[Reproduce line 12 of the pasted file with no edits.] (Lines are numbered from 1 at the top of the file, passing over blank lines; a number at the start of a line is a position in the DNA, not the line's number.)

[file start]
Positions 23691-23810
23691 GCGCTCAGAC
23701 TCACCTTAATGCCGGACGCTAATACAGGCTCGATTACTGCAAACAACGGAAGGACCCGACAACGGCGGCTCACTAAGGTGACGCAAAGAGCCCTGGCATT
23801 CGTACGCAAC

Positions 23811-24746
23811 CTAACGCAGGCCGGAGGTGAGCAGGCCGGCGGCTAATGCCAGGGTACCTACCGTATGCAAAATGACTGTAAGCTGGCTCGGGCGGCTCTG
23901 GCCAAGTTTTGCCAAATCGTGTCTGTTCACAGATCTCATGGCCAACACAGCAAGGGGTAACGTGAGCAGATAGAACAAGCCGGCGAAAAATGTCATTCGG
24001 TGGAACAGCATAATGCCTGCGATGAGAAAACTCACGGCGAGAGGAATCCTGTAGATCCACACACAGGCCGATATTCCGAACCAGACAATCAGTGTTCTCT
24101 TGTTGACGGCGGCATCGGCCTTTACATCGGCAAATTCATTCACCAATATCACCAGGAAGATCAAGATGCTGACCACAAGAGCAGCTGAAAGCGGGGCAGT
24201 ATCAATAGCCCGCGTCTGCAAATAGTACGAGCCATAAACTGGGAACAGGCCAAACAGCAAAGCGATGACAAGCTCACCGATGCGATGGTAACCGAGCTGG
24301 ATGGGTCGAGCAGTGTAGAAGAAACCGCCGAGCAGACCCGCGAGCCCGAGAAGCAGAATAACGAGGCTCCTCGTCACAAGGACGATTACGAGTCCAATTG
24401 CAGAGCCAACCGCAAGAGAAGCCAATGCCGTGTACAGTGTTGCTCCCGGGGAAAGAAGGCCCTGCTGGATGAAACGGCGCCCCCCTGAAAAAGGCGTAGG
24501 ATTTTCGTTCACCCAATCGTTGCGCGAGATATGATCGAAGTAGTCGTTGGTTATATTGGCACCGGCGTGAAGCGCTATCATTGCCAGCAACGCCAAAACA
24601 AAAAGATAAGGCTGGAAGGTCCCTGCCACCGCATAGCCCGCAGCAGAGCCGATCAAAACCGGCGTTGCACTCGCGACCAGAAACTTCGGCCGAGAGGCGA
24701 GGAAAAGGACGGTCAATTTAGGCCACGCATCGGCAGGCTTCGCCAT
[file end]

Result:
24401 CAGAGCCAACCGCAAGAGAAGCCAATGCCGTGTACAGTGTTGCTCCCGGGGAAAGAAGGCCCTGCTGGATGAAACGGCGCCCCCCTGAAAAAGGCGTAGG